He wonders if he’ll ever tell his daughter about a teeny tenement in Brooklyn where the early morning light filtered in just right on its mismatched floorboards.

He wonders if he’ll ever tell his daughter about the sweetness of barmbrack, the crunchiness of crubeens, or the richness of colcannon.

He wonders if he’ll ever tell his daughter about a woman that looks absolutely nothing like her, but would love her with just the same unconditional depth and ferocity.

He wonders if he’ll ever tell his daughter about a woman who, too, is someone named Sarah.


When they finally fly back home to Washington Heights, Steve goes to his and his husband’s closet. He opens its door and looks up at the top shelf in the back.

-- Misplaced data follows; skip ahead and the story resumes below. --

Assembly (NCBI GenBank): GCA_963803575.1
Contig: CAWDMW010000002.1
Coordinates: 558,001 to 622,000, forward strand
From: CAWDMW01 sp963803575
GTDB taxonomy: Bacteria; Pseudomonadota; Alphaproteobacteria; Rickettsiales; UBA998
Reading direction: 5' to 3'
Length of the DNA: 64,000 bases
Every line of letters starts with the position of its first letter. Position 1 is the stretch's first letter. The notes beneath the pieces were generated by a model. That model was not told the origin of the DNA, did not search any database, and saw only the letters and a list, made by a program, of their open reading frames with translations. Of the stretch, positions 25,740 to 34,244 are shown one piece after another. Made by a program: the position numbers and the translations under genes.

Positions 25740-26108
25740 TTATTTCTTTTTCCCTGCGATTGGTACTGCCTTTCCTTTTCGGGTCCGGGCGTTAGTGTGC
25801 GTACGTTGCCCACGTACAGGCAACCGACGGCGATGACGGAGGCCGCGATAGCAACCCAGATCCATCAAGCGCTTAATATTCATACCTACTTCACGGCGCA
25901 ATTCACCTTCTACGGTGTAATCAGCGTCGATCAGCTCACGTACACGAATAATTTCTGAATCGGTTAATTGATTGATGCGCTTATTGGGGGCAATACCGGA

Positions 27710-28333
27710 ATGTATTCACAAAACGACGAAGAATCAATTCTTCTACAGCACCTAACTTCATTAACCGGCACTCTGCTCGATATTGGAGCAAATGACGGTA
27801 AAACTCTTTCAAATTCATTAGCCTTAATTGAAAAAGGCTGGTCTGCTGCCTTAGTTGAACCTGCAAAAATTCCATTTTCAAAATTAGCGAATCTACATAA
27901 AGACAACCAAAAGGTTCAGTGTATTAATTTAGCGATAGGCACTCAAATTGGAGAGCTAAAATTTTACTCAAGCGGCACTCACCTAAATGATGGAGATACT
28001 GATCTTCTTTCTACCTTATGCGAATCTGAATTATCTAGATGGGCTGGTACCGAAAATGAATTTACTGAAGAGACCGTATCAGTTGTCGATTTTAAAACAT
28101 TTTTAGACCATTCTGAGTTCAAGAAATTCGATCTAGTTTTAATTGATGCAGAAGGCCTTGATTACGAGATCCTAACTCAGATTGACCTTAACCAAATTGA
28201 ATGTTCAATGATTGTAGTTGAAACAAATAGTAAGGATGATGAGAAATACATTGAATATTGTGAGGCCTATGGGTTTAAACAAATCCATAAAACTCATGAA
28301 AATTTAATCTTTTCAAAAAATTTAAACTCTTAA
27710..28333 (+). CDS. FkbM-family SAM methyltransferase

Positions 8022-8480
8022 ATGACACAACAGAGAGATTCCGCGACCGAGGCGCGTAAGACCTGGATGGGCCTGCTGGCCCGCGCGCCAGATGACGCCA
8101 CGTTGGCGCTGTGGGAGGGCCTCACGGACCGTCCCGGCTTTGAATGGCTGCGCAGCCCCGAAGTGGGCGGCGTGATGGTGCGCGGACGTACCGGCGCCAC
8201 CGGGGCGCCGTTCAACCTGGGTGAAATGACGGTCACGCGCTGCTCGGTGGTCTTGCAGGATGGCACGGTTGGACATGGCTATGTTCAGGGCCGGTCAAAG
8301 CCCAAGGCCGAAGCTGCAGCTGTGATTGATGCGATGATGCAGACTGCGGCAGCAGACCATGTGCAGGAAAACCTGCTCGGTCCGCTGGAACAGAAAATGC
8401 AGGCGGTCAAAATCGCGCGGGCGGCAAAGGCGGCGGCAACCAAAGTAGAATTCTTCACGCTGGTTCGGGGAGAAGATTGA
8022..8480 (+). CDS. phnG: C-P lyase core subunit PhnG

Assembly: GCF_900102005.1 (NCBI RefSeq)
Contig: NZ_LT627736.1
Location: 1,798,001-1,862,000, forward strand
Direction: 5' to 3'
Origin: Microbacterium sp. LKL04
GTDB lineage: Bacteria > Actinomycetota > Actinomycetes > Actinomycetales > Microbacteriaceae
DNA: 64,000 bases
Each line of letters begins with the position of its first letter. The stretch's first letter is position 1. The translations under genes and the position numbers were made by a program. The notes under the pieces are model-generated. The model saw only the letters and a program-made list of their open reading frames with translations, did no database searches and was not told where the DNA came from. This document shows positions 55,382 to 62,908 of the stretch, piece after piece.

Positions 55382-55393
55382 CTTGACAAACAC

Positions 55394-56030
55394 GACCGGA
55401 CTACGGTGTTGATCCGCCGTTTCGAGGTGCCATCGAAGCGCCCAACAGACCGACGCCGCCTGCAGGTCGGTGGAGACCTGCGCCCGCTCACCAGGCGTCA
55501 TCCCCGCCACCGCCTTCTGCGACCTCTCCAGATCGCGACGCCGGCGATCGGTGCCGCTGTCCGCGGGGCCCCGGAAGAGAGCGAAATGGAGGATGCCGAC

Where the suitcase is.

The dusty suitcase. The raggedy suitcase. The closed suitcase.

He thinks about how he could take the suitcase down, open it and…and think. And practice. And think some more. And…


He should remember for his daughter, for Sarah Rae.

The memories that are still just as crystal clear as ever float to the forefront of his mind as he takes in the suitcase at the top shelf in the back. But those memories force that fresh, raw center in his chest to close, close, close.

He was first forced to open up that center, for the longest time, back in 1940. He opened it up again after he woke up from the ice. And he opened it up once more while he was dating his husband.

And Steve doesn’t think he has the strength to open it up all over again…not now. Not tonight.

A deep, shuddering breath wracks his body. He blinks his eyes as though he can rapidly blink away the crystal clear memories before they become crystal clear tears in his eyes.

He hears Sam animatedly reading to their daughter in her nursery. So he closes the closet door and goes to join them.